As an artist, I’m constantly on the lookout for interesting things to paint. I’ve always had an affinity for painting and drawing birds and other animals. And I also like to paint from different life experiences.
As a kid I explored a lot in the woods near my parent’s home, and I would draw what I saw. Now, I still like to paint what I see.
Every day on my way to the office I drive past some pretty incredible farm landscapes. The rolling fields reach back and disappear into a patchwork of woodlots and barn silos. Throughout the year, those fields change from bright white desolation in the winter to the brown and tan fields of spring before the grasses and crops start to grow. And then, sometime around the middle of April into May, the green colors explode throughout the landscape. The change in color from drab to bright and beautiful is astounding. Then those green grasses grow and grow and become hay, and before you know it, a farmer is out there cutting it down into neat rows that run up and down and around the fields. Then those rows of cut hay are baled into all kinds of shapes. Small square bales and larger square bales are usually picked up right away and stored in a barn. But the much larger round bales are sometimes left in the fields for days, weeks and sometimes months.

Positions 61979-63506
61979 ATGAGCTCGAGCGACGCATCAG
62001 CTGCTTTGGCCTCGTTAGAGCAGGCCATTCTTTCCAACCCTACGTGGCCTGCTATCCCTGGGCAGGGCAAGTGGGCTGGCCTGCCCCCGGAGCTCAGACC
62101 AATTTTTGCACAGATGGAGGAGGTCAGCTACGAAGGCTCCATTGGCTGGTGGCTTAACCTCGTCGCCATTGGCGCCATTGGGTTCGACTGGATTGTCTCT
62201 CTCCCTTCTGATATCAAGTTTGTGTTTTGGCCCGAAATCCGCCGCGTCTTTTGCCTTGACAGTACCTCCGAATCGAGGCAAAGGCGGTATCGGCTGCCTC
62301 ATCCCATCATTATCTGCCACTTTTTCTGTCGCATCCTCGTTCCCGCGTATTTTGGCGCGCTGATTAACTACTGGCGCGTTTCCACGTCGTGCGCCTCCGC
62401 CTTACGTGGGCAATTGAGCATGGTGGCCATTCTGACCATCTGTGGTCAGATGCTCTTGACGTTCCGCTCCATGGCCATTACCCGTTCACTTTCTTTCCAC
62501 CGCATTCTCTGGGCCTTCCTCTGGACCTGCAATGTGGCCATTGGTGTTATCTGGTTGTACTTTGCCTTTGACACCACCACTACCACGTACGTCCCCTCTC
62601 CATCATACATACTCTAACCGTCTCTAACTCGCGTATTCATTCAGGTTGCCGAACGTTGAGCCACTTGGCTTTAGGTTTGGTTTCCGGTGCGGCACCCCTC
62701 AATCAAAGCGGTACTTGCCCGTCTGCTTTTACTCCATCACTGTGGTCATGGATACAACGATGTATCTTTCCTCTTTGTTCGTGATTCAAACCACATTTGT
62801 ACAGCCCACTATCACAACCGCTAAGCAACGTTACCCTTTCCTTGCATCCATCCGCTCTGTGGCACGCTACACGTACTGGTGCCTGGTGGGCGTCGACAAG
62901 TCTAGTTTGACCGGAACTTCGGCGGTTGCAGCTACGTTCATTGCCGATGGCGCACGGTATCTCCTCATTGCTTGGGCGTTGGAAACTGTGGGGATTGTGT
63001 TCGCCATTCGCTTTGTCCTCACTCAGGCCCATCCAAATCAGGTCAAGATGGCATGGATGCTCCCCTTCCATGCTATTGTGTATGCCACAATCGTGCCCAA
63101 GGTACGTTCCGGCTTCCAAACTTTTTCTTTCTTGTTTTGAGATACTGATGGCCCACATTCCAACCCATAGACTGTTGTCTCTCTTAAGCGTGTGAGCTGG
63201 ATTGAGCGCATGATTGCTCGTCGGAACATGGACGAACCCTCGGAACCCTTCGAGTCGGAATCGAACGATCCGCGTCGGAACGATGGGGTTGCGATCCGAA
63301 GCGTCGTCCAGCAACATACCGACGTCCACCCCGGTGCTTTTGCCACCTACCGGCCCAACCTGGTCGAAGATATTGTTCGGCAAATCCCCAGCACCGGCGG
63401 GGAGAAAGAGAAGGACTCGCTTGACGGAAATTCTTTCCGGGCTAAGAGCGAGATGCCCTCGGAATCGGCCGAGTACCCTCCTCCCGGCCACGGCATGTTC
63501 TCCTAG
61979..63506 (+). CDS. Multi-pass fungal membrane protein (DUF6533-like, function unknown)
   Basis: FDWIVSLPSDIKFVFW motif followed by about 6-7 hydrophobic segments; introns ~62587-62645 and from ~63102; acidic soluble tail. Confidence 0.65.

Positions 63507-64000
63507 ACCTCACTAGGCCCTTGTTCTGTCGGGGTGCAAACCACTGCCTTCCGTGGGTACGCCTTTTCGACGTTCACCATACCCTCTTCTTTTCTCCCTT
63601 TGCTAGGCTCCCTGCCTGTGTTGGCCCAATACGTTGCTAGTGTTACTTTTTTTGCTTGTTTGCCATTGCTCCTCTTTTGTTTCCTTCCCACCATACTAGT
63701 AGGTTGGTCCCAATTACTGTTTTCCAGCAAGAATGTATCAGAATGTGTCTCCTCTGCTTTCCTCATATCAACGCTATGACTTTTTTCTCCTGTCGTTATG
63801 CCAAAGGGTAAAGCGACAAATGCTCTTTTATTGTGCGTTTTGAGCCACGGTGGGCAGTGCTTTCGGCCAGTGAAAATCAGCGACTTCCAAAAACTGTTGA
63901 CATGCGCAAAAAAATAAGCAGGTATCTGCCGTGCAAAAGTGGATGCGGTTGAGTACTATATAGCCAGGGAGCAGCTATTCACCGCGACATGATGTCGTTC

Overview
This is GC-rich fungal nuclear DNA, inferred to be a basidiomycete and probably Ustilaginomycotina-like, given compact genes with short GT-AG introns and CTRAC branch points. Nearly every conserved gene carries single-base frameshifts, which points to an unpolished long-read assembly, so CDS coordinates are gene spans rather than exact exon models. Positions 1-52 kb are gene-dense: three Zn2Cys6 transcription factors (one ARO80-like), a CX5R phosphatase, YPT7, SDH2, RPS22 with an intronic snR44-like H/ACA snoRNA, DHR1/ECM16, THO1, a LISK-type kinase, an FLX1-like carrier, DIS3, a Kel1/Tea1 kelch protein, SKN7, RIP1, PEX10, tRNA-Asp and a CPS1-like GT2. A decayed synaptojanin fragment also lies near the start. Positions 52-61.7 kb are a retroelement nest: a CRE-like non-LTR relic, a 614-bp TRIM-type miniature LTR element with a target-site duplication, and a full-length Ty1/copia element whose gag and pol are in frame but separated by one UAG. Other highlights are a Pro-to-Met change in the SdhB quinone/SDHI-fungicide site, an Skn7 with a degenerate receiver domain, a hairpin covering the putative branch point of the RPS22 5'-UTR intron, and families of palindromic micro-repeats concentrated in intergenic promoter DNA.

The round bales, to me, are quite beautiful and really complement the rolling hills and fields of the Finger Lakes. The round geometric shapes of the bales act as a focal point in my paintings – a few round bales in the foreground leads the eye to more bales in the middle ground and then the background, and then the viewer sees the hills and trees in the distance, and maybe even a Finger Lake.
Derek Doeffinger’s article “The Beauty of the Bale” on page 56 in the May/June 2015 Issue helps us to learn a little more about hay bales and how to appreciate some common country sights that may have been taken for granted in the past. When you’re driving through the Finger Lakes this early summer, take notice of these farm fields and the round bales of hay with an artist’s eye.
by Mark Stash